From The Crimson, to Satire V, to the Harvard Advocate, Harvard College offers a wide variety of platforms for students to write, design, and assist in publication both online and off. However, until last semester the University did not have a review focusing on issues of the environment, despite having a number of groups commitment to environmental activism. Thus, two undergraduates saw the niche, filled it, and the Harvard College Review of Environment & Society was born. As part of our ongoing profiling of students’ experiences in sustainability while at Harvard, Jahred Liddie, our Communications Intern, sat down with Harold Eyster, College '16, and Daniel Dong, College '16, to hear more about what goals they have for the new publication, as well as what they learned along the way.
What motivates your interest in the environment and sustainability?
Harold: Firstly, the environment is an extremely interesting academic topic, containing a wide range of applicable disciplines and fascinating nuances, convolutions, and complexities. Secondly, our environment faces innumerable threats and both Daniel and I have long sought to try to understand and solve these problems.
Was there anything in particular that inspired you to create the Review?
Harold: When Daniel and I came to Harvard there were many environmental activist groups, but there were no groups that really analyzed and thoughtfully considered the issues. We also noticed that the media promulgated one-sided and narrow-minded perceptions on environmental issues, and so we decided to found the Harvard College Review of Environment & Society to try and fill these gaps. From what we can tell, this is the first student-run multidisciplinary environmental publication.
On that note, what originally was your vision? Is there a guiding philosophy behind the publication?
Daniel: When we started off, we envisioned a platform where all voices, perspectives, and rationales regarding sustainability can be heard. All too often, conversations on the environment have been blinded or colored by political interest—and that makes it more difficult to make environmental issues credible and the center of attention for people. The principle behind our publication was to create a forum where different information about the same environmental concern can be brought in and discussed together.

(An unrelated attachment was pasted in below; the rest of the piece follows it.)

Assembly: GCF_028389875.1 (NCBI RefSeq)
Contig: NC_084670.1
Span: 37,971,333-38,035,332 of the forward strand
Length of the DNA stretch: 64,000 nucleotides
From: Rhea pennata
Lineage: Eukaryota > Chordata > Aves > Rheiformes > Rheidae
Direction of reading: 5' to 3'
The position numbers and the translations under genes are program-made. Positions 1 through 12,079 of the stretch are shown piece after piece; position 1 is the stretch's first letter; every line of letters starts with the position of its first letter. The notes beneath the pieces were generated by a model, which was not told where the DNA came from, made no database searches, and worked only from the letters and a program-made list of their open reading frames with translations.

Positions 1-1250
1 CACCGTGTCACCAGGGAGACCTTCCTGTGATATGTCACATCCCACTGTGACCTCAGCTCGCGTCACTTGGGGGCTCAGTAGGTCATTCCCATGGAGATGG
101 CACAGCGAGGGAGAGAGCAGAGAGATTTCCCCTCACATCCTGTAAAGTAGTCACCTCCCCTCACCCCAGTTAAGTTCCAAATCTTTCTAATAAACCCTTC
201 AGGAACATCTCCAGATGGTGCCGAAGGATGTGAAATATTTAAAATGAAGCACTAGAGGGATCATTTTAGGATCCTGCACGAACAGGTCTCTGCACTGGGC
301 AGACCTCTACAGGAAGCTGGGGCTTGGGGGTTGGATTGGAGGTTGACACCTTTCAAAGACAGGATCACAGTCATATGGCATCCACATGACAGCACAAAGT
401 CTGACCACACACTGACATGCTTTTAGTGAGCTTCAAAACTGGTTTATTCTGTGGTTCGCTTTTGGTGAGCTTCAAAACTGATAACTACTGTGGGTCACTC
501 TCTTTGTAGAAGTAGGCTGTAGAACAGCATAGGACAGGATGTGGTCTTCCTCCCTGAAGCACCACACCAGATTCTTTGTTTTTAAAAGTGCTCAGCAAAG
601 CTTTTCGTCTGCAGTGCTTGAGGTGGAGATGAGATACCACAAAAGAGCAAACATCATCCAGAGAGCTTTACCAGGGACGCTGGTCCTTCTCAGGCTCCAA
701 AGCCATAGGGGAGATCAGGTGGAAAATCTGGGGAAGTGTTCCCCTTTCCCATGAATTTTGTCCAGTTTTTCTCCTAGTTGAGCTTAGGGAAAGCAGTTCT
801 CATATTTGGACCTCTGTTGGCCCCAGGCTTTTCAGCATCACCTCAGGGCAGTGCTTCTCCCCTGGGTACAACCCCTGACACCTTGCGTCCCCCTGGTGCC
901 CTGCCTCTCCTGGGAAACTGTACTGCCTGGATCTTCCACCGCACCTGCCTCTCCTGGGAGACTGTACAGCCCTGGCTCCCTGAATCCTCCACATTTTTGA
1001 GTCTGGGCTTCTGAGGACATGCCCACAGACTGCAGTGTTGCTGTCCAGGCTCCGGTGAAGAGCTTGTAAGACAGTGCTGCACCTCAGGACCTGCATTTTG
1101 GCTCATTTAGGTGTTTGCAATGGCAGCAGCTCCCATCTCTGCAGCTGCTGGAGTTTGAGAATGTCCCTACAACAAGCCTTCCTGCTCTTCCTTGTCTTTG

The principle behind our publication was to create a forum where different information about the same environmental concern can be brought in and discussed together.
Tell us a little bit about the review’s goings-on last semester.
Daniel: Last semester, under the leadership of seven aspiring students here at the University, we kicked off with a print journal and the launch of our online website. Our first issue focused on building climate resilience in developing countries. We solicited research and opinions from a diverse set of students and scholars, which included Dr. Jeffrey Sachs. We've reached over 2,000 viewers in both print and our online platform.
How are you involved in sustainability otherwise on campus?
Harold: We’ve tried to take full advantage of the Harvard University Center for the Environment and the host of opportunities it offers, from attending events featuring world-renowned speakers to discussing environmental issues with the thoughtful and insightful HUCE Fellows. I also work for a temporal ecology lab at Harvard that is investigating how tree cycles are forced by climate.
In the short term: What are your plans for the publication this semester?
Harold: We’re currently focusing on ramping up our website to bring readers content from Harvard professors and guest speakers. We hope to make the knowledge and perceptions of these scholars easily accessible to the Harvard population and beyond.
We are also in the process of producing the second print issue of the Review. This issue will bring together a wide diversity of viewpoints to focus on the controversial issue of nuclear energy.
In the long term: What are your plans for the future of the publication?
Harold: We foresee a publication that produces content that readers can reliably turn to in order to gain a holistic understanding of controversial environmental issues to foster a discerning and knowledgeable public.
We foresee a publication that produces content that readers can reliably turn to in order to gain a holistic understanding of controversial environmental issues to foster a discerning and knowledgeable public.